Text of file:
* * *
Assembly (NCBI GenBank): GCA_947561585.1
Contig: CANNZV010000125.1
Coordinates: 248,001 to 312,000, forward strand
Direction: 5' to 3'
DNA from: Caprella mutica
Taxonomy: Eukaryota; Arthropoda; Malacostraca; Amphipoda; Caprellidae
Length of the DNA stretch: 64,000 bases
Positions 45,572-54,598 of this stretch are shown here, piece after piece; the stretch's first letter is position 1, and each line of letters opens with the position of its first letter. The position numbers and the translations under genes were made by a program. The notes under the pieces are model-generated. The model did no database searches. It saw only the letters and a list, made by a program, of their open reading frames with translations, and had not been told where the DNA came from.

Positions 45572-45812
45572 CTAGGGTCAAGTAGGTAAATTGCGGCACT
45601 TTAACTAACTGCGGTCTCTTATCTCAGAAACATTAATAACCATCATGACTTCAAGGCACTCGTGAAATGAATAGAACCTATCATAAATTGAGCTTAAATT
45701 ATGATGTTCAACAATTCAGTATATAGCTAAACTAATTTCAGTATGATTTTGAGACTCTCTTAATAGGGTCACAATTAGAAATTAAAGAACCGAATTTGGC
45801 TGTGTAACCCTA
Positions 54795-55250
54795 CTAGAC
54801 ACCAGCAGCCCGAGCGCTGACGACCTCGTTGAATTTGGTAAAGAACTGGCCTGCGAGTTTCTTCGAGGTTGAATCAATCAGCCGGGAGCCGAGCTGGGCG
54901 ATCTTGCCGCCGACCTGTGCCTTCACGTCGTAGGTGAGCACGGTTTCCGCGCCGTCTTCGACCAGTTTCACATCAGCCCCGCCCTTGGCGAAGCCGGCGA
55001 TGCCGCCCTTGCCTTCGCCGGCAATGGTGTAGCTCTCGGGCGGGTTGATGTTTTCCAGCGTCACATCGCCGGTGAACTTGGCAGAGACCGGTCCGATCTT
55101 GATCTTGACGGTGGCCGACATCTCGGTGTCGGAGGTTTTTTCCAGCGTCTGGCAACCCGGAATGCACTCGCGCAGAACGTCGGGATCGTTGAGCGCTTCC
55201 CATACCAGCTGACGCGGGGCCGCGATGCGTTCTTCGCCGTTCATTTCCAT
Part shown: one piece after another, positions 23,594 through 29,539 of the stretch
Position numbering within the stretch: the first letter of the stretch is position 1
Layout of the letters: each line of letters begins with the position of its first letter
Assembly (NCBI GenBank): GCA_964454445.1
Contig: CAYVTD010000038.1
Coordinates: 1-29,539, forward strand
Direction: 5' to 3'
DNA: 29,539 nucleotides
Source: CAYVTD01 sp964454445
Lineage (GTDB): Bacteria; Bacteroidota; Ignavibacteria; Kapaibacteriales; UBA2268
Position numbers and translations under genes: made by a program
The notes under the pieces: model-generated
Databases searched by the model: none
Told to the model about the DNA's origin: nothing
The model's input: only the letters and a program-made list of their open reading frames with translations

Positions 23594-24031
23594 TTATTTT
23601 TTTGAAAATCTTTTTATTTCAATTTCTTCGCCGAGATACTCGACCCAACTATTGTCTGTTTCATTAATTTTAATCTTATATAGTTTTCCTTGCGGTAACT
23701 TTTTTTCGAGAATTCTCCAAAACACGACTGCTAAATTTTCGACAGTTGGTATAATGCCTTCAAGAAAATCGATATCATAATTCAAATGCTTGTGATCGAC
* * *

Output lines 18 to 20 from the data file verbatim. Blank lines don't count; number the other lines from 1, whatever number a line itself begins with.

55001 TGCCGCCCTTGCCTTCGCCGGCAATGGTGTAGCTCTCGGGCGGGTTGATGTTTTCCAGCGTCACATCGCCGGTGAACTTGGCAGAGACCGGTCCGATCTT
55101 GATCTTGACGGTGGCCGACATCTCGGTGTCGGAGGTTTTTTCCAGCGTCTGGCAACCCGGAATGCACTCGCGCAGAACGTCGGGATCGTTGAGCGCTTCC
55201 CATACCAGCTGACGCGGGGCCGCGATGCGTTCTTCGCCGTTCATTTCCAT